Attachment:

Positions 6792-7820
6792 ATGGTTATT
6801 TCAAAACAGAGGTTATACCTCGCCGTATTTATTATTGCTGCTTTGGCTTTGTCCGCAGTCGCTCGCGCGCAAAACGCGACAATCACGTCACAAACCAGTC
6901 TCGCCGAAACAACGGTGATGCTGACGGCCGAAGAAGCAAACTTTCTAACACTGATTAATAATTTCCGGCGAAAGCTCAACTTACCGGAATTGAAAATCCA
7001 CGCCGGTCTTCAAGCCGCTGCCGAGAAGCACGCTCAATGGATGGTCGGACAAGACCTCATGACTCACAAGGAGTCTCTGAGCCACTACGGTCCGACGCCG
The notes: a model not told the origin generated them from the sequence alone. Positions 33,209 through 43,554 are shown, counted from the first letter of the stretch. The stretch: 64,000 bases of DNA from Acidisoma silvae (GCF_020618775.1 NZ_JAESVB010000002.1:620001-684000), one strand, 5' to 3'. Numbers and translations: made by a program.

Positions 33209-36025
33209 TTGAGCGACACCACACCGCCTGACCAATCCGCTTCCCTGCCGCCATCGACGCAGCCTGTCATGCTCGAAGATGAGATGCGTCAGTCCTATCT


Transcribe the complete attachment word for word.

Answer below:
Positions 6792-7820
6792 ATGGTTATT
6801 TCAAAACAGAGGTTATACCTCGCCGTATTTATTATTGCTGCTTTGGCTTTGTCCGCAGTCGCTCGCGCGCAAAACGCGACAATCACGTCACAAACCAGTC
6901 TCGCCGAAACAACGGTGATGCTGACGGCCGAAGAAGCAAACTTTCTAACACTGATTAATAATTTCCGGCGAAAGCTCAACTTACCGGAATTGAAAATCCA
7001 CGCCGGTCTTCAAGCCGCTGCCGAGAAGCACGCTCAATGGATGGTCGGACAAGACCTCATGACTCACAAGGAGTCTCTGAGCCACTACGGTCCGACGCCG
The notes: a model not told the origin generated them from the sequence alone. Positions 33,209 through 43,554 are shown, counted from the first letter of the stretch. The stretch: 64,000 bases of DNA from Acidisoma silvae (GCF_020618775.1 NZ_JAESVB010000002.1:620001-684000), one strand, 5' to 3'. Numbers and translations: made by a program.

Positions 33209-36025
33209 TTGAGCGACACCACACCGCCTGACCAATCCGCTTCCCTGCCGCCATCGACGCAGCCTGTCATGCTCGAAGATGAGATGCGTCAGTCCTATCT